- B = Convolve A with vertical and horizontal 1D Gaussians, σ=sqrt(2)
- DOG (Difference of Gaussian) = A – B
- So how to deal with different scales?

- A = Convolve image with vertical and horizontal 1D Gaussians, σ=sqrt(2)
- B = Convolve A with vertical and horizontal 1D Gaussians, σ=sqrt(2)
- DOG (Difference of Gaussian) = A – B
- Downsample B with bilinear interpolation with pixel spacing of 1.5 (linear combination of 4 adjacent pixels)

B1

A1

A3-B3

Blur

B3

DOG3

A3

Downsample

A2-B2

B2

Blur

DOG2

A2

Input Image

Downsample

A1-B1

Blur

DOG1

Blur

- Initial smoothing ignores highest spatial frequencies of images

- Initial smoothing ignores highest spatial frequencies of images
- expand the input image by a factor of 2, using bilinear interpolation, prior to building the pyramid

- Initial smoothing ignores highest spatial frequencies of images
- expand the input image by a factor of 2, using bilinear interpolation, prior to building the pyramid

- How to do downsampling with bilinear interpolations?

Weighted sum of four neighboring pixels

x

u

y

v

y

Sampling at S(x,y):

(i,j)

(i,j+1)

u

x

v

(i+1,j+1)

(i+1,j)

S(x,y) = a*b*S(i,j) + a*(1-b)*S(i+1,j)

+ (1-a)*b*S(i,j+1) + (1-a)*(1-b)*S(i+1,j+1)

y

Sampling at S(x,y):

(i,j)

(i,j+1)

u

x

v

(i+1,j+1)

(i+1,j)

S(x,y) = a*b*S(i,j) + a*(1-b)*S(i+1,j)

+ (1-a)*b*S(i,j+1) + (1-a)*(1-b)*S(i+1,j+1)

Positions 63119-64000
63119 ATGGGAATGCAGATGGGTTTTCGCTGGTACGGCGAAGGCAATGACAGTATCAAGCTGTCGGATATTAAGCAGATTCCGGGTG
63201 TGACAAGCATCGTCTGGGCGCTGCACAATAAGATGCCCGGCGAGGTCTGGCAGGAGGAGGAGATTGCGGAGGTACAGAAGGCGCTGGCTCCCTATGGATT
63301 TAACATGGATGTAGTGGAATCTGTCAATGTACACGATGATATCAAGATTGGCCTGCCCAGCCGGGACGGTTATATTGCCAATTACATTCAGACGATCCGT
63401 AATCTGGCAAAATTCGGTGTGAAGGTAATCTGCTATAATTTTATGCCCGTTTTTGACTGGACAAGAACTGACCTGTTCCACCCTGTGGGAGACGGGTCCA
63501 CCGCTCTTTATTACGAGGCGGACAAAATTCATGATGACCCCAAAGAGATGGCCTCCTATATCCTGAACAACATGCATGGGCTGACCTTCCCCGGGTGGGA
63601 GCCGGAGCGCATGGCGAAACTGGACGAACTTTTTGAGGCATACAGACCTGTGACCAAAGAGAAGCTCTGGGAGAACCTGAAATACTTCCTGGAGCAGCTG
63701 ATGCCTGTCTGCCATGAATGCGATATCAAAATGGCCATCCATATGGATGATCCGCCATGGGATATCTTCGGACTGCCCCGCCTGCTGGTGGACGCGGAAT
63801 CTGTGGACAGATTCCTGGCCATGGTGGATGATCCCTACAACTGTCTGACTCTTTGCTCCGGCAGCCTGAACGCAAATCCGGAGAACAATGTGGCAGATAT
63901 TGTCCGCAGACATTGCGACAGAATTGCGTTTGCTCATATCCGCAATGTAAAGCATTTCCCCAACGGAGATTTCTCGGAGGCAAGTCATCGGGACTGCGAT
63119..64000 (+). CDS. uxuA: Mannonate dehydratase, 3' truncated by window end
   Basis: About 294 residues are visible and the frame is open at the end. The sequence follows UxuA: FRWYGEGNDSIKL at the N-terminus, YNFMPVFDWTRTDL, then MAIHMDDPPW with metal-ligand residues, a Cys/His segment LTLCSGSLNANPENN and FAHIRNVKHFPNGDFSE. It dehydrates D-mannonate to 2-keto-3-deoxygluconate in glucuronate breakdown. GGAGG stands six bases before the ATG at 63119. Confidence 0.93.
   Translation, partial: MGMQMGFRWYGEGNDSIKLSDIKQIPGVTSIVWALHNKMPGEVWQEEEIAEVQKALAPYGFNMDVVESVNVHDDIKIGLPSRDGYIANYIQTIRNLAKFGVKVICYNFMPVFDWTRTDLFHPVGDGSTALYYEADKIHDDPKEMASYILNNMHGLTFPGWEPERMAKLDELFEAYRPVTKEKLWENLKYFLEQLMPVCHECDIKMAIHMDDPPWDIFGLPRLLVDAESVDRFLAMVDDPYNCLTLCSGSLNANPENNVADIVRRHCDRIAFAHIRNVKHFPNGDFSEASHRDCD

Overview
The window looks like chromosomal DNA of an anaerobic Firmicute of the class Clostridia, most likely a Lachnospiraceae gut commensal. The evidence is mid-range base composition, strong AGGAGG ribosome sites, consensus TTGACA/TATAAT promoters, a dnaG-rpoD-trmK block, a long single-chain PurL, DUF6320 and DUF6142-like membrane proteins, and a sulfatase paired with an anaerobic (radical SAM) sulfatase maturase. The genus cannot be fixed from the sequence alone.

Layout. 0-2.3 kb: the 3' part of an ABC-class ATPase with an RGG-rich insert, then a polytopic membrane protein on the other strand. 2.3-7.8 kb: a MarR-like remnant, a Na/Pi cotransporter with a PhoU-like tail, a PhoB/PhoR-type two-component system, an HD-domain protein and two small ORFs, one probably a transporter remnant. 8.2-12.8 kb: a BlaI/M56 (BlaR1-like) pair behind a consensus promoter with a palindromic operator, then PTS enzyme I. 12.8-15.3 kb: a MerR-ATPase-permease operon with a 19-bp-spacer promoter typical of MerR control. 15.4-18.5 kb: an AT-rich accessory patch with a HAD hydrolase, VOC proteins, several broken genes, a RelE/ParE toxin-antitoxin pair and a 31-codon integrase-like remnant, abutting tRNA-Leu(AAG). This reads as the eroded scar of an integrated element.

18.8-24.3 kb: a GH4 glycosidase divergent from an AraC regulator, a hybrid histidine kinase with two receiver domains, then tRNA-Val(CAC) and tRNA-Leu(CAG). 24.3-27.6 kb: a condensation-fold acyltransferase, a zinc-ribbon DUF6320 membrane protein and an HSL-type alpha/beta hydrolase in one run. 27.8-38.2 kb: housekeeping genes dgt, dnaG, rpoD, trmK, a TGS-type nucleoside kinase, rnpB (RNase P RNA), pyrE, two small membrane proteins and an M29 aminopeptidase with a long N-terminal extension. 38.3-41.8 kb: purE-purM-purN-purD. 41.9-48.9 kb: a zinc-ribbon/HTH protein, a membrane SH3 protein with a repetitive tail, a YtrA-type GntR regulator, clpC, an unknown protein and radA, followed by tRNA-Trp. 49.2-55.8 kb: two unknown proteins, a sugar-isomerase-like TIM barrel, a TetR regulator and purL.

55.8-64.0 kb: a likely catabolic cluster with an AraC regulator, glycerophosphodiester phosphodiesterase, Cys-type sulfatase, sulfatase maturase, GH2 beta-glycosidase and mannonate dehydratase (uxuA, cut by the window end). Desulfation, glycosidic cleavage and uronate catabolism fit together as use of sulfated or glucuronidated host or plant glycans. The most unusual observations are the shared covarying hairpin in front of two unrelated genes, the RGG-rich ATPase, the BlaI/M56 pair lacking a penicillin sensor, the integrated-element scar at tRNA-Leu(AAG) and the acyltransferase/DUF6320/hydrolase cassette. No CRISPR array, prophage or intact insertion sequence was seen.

To optimize the above, do the following

Si = S(i,j) + a*(S(i,j+1)-S(i))

Sj = S(i+1,j) + a*(S(i+1,j+1)-S(i+1,j))

S(x,y) = Si+b*(Sj-Si)

y

(i,j)

(i,j+1)

x

(i+1,j+1)

(i+1,j)

A3

DOG3

B3

A2

B2

DOG3

A1

B1

DOG1

- Find maxima and minima of scale space
- For each point on a DOG level:
- Compare to 8 neighbors at same level
- If max/min, identify corresponding point at pyramid level below
- Determine if the corresponding point is max/min of its 8 neighbors
- If so, repeat at pyramid level above

- Repeat for each DOG level
- Those that remain are key points

DOG L+1

DOG L

DOG L-1

- For all levels, use the “A” smoothed image to compute
- Gradient Magnitude

- Threshold gradient magnitudes:
- Remove all key points with MIJ less than 0.1 times the max gradient value

- Motivation: Low contrast is generally less reliable than high for feature points

- For each remaining key point:
- Choose surrounding N x N window at DOG level it was detected

DOG image